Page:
UCLA Isn't Challenged by OSU

UCLA beat Oregon State easily, 79-54, led by a first-half offensive outburst where the team shot 61% and Josh Shipp went off for 22 of his career-high 27 points. It's tough to take too much from the game, especially defensively since OSU wasn't much of a challenge...

UCLA cruised to an easy win over Oregon State Thursday, 79-54.

It was a pretty even effort by UCLA, against a team that is, essentially, at this moment, a mid-major program.

UCLA started out a bit slow, not able to score for over 3 minutes, while also allowing Oregon State a few open looks at the basket. If this had been a good team – or even just a decent team like Stanford – UCLA might have found itself in a hole again.

But luckily OSU isn't very good.

With the score at 11-11, the Bruins woke up and went on a 32-8 scoring run to finish the half ahead, 43-19, and that was all she wrote.

UCLA sustained a decent amount of effort on defense in the second half, when it could have gone to sleep leading by 20ish.

But again, the Beavers just aren't very good and it didn't take much of an effort.

Once again, UCLA was driven by its offense. After that initial 3-minute drought, UCLA had one of its best scoring halves of the season, shooting 61% from the field and 7 for 12 from three.

Josh Shipp had one of the best individual scoring halves for a Bruin in recent memory, going off for 22 in the first 20 minutes, hitting four of six threes. He ended up with his career high 27 for the game. UCLA wasn't getting the ball inside much, but they were getting very open looks in OSU's soft 2-3 zone, which allowed a great deal of space on the wing. Darren Collison had six assists and Jrue Holiday had 4 in the first half, and the team totaled 14 assists on 16 baskets in the first 20 minutes. In other words, UCLA was moving the ball and finding open shooters, and UCLA was knocking down its open looks.

Shipp looks far more comfortable and confident offensively than in any time during his career. Give Head Coach Ben Howland a great deal of credit; when it was cited to him a few times that Shipp is a career 32% three-point shooter, he insisted Shipp was a good shooter. And Shipp has proven him to be correct – leading the Pac-10 in three-point shooting percentage at 54%.

Collison had one of the strangest stat lines of his career. If you had said before the game that Collison would get 11 rebounds, you'd say he was pretty much a shoe-in for a double-double. But he scored just 6 points, and took just six shots on the night. With Shipp hot, and actually the rest of the team pretty hot, too, UCLA was scoring without Collison having to find a shot by forcing it into the lane. It's a good thing to actually give Collison a night off from having to make the clutch shots to win the game.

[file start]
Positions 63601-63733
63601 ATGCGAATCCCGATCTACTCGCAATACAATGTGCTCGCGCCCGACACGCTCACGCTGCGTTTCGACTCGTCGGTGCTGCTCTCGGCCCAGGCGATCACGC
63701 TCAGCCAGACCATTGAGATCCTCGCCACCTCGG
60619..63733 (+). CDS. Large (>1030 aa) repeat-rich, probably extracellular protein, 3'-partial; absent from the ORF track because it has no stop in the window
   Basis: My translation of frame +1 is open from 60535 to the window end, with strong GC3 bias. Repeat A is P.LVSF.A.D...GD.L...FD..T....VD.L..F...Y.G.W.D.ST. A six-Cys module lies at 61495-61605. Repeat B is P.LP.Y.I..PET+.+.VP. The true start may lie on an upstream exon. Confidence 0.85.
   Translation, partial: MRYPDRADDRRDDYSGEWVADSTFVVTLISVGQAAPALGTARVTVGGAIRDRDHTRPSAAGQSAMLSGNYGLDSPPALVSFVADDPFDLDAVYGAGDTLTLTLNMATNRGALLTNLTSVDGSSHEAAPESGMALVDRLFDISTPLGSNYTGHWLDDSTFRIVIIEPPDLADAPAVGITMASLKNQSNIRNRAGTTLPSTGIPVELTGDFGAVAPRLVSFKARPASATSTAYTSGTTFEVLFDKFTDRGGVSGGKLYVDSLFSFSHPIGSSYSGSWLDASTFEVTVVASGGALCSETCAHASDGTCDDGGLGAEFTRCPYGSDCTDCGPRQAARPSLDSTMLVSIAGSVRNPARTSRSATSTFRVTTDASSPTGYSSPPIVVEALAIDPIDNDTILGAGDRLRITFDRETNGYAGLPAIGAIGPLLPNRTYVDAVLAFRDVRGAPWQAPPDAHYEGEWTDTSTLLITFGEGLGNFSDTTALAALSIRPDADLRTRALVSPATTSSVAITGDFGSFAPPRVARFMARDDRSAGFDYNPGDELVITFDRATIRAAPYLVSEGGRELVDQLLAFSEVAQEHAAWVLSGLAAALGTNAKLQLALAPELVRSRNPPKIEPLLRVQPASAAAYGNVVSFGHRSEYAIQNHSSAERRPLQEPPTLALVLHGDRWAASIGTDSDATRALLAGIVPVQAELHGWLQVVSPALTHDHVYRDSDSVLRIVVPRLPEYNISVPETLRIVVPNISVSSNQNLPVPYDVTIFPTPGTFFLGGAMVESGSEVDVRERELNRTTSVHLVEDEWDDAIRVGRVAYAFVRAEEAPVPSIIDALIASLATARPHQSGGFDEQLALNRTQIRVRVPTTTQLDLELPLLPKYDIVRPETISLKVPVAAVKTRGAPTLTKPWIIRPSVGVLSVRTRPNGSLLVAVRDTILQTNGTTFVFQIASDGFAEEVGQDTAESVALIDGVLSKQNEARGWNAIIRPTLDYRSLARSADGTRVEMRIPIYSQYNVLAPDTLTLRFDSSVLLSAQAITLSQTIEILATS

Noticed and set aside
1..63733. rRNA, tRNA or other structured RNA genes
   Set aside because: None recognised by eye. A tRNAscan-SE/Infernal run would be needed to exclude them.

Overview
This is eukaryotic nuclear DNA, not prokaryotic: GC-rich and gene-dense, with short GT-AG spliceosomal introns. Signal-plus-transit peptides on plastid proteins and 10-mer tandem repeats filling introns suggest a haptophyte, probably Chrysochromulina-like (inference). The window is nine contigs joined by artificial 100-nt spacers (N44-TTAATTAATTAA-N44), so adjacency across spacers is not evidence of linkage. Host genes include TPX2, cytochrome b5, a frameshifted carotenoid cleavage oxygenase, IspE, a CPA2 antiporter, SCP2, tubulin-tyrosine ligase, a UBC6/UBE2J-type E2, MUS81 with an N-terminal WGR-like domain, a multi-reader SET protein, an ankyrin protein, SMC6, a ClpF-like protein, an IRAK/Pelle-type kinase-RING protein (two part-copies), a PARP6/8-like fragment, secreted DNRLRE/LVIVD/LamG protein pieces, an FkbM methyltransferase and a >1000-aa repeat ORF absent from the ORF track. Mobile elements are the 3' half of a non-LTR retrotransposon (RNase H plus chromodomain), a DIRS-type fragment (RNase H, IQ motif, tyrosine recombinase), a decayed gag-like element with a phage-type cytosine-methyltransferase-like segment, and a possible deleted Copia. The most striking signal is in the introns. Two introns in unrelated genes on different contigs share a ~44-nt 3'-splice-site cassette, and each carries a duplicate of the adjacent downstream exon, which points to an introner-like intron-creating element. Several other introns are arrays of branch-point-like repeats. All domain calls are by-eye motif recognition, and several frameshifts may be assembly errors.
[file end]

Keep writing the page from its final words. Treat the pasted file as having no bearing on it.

Nikola Dragovic had a solid offensive effort with 13 points, and looked good rebounding the ball (8 rebounds) and passing (2 assists).

Holiday finished with 6 assists, again with some of the prettiest passes. His mid-court alley-oop to Drew Gordon was spectacular. Watching him, you still want him to take the ball to the basket and be more aggressive off the dribble.

Gordon, the freshman post, now looks far more advanced than he was at the beginning of the season. In rebounding, he's not just relying on his jumping ability, but he's blocking out and getting position. He's looking more comfortable catching the ball in the post, and those mini-jump hooks are fluid and well executed, but just barely missing. It's probably just a matter of time before they fall consistently. And defensively, which is probably most important for him in terms of next season, he's vastly improved – much better at staying in front of his man.

Aboya admitted he might have been a little self-conscious, playing for the first time in person in front of his parents. He got into foul trouble early, but then settled down and hit some shots.

Defensively, UCLA was okay; again, it's tough to take much from playing against the Beavers. First off, they don't have a great deal of talent. Secondly, they run a version of the Princeton offense where all five player start off high and try to catch their defender over-playing and them get a basket off a backdoor. Their two leading scorers – Calvin Haynes and Roeland Schaftenaar – were limited to 2 and 4 points on a combined 2-of-15 shooting. Schaeftenaar catches the ball at the high post and looks to dump it down to a cutter on a backdoor, but if he can't find anyone he'll try to loosen up the offense with a few dribbles. Aboya, however, is such an unusually good on-ball defender for a big that Schaftenaar had nowhere to go. Haynes was out of sync all night and Holiday generally did a good job of hounding him. UCLA switched on every high screen or bump and did it very well, and while it created some mismatches defensively OSU just isn't talented enough to really exploit them.

It was a well-scouted, well-coached game by the UCLA coaching staff. Just about the only criticism you can come up with in terms of coaching is why Howland keeps his starters in the game with, say, five minutes remaining, up by 20 or so.

UCLA now needs to hold serve against a pretty poor Oregon team Saturday, and put its faith in the hands of Washington State to beat Washington so the Bruins can get a share of the Pac-10 title.


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